This post is about a (I hope) small portion of recruiters. If you have never sent an email like this, congratulations, I think you can consider yourself as a professional recruiter. If you did, might be you can changed the way you communicate with candidates to be more effective? I don’t want to burn any bridge here – I have high respects for recruiters, who are working hard to connect companies with potential employees, making the world a better place.
Most of the recruiters I’ve had chances to work with are great specialists and it’s been a pleasure working with them, even that I have to turn down all of the offers because I don’t want to change jobs now (While I’m not seeking for new job at the moment – have I ever mentioned that I have a great team at Episerver? – I think it’s not harmful to build up a network, just in case). However, there were times I feel annoyed when I receive a recruitment email. Initially, I would kindly reply to that email, saying I’m not interested in the positions. Later, I simply delete those emails. And I even marked some as spams.
It should not have to come to that end.
Continue reading Why don’t I reply to your recruitment emails?
Joel test scores are widely accepted as the “12 golden checks” for interviewee to ask interviewer during an interview. They were originated by Joel Spolsky – and his blog was famous among developers, they were quite well-known – and have been popularized even more with StackOverflow (where Joel Spolsky is one of the founders). StackOverflow Jobs even have a check list for recruiters when they post their job vacancies. Here’s the list:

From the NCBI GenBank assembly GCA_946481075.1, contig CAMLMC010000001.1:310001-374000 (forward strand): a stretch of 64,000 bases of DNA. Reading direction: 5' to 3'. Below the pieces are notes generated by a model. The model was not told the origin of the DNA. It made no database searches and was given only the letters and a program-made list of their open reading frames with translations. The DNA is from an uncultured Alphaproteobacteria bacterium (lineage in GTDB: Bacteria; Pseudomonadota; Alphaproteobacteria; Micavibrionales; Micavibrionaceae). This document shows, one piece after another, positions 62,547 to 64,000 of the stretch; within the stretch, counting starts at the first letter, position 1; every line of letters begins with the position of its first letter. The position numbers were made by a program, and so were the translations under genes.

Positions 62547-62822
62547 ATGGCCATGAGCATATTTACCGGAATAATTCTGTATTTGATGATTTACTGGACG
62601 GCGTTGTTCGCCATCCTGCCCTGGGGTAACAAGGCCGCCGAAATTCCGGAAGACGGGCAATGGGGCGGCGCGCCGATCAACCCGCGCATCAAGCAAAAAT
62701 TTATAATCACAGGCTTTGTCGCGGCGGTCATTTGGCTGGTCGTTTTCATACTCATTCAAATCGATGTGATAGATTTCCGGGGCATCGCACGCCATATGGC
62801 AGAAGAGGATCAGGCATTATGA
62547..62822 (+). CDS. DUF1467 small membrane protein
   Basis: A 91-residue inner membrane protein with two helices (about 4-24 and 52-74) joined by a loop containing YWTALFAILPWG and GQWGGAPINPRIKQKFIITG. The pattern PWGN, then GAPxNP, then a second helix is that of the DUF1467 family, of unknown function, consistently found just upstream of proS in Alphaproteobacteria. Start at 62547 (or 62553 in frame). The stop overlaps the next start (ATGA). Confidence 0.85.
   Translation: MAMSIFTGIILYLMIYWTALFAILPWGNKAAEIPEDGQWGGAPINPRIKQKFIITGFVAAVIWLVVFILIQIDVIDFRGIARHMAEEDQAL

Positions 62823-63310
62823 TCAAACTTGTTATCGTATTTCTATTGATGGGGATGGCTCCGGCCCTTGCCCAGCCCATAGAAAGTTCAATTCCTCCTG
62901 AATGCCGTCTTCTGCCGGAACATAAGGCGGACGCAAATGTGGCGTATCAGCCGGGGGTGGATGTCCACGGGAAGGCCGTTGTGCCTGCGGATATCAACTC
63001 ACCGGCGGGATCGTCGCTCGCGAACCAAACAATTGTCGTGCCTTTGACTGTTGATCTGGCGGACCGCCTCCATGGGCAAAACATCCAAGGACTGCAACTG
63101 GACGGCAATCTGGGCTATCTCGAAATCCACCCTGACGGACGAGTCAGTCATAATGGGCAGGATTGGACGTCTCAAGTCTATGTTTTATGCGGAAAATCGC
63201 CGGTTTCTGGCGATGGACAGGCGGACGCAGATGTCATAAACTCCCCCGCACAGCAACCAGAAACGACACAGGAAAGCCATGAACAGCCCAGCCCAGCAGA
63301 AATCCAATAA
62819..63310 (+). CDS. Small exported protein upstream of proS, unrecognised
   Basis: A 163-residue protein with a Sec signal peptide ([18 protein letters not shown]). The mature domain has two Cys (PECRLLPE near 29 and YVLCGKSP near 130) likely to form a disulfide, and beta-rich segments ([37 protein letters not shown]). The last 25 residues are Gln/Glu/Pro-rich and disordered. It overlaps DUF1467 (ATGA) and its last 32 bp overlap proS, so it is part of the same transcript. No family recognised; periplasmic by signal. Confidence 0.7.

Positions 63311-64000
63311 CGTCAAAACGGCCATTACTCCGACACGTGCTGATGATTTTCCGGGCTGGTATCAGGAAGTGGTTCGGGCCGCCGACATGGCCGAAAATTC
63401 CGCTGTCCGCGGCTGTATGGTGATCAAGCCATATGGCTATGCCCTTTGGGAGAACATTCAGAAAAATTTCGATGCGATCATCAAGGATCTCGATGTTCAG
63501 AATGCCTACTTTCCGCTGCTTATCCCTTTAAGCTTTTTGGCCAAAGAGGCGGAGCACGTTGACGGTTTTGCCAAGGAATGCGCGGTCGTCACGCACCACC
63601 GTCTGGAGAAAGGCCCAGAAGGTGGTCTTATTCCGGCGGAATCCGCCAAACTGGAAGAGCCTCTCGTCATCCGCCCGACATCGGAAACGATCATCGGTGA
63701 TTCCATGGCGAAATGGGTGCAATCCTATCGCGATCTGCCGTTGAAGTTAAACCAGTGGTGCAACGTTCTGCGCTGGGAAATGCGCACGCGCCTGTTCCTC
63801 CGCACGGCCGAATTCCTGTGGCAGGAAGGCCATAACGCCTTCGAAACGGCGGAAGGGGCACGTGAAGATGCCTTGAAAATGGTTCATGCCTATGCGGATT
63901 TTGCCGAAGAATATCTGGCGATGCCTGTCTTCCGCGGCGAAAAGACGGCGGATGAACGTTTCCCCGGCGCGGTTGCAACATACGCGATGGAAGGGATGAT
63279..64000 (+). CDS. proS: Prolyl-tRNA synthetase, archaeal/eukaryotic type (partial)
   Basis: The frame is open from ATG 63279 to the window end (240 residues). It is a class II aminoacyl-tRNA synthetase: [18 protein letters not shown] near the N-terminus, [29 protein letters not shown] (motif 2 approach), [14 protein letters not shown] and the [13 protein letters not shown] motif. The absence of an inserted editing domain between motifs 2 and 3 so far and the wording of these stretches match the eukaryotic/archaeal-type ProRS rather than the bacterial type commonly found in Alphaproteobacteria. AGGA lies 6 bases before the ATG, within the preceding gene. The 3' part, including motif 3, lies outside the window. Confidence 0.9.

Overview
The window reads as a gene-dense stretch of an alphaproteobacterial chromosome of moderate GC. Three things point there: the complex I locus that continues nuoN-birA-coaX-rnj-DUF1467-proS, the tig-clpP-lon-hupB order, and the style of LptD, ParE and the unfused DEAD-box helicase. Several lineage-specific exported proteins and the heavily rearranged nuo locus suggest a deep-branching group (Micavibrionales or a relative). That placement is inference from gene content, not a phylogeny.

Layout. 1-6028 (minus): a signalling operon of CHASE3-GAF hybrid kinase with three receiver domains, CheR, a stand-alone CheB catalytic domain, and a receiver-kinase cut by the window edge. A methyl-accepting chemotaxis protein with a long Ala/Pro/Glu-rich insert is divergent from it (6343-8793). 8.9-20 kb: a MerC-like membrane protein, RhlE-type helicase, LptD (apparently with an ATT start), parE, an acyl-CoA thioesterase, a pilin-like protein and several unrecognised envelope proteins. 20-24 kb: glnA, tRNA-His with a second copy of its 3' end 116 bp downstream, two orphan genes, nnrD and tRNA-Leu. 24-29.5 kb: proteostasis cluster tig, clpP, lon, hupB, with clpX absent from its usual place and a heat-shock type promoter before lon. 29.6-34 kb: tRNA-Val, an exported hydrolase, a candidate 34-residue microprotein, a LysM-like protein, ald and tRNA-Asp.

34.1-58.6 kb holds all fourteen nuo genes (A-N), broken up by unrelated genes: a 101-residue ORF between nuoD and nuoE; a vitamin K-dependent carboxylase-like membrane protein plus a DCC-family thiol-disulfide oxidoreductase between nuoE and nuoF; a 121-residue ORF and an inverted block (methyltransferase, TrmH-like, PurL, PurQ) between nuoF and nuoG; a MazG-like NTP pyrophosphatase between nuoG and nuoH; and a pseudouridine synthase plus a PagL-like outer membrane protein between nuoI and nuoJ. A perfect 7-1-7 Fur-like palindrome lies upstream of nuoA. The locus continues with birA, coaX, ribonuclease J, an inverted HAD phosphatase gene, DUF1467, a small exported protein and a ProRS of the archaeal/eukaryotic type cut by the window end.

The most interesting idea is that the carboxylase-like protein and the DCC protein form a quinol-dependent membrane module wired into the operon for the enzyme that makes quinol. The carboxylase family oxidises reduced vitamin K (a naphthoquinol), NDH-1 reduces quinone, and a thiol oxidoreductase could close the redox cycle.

- Do you use source control?
- Can you make a build in one step?
- Do you make daily builds?
- Do you have a bug database?
- Do you fix bugs before writing new code?
- Do you have an up-to-date schedule?
- Do you have a spec?
- Do programmers have quiet working conditions?
- Do you use the best tools money can buy?
- Do you have testers?
- Do new candidates write code during their interview?
- Do you do hallway usability testing?
The list served its purposes for a long time – and I can say it, to a point – contributed to software industry. When developers are aware of such things, companies need to adapt to attract talents – resulting in better work environments and processes (again, there are companies which do that well before the list, and there are companies do not care about it at all).
Continue reading Joel test scores are (somewhat) outdated – you should ask something else
I recently read this post F*** You, I Quit — Hiring Is Broken
found it interesting. If you have time – read it (and of course you should have, because this blog is far less famous than medium – the combination of page views for post in this blog is very likely to be much smaller than that single post).
I feel bad for the author for being in such situation – getting rejected 5 times in a row, is a hard thing to swallow. Especially when he is considered famous in developer’s world/ and has big passion in coding. And it’s not the first time, we hear someone rants about the hiring process, and it’s very unlikely to be the last. Let’s agree that the hiring process for developers might suck.
But then, it’s the way it works.
The first time no offer given, it’s probably their fault. The second time no offer given, it’s probably a bad luck. The third time no offer given, it’s probably your fault.
Continue reading Hiring process might suck, and how to fix it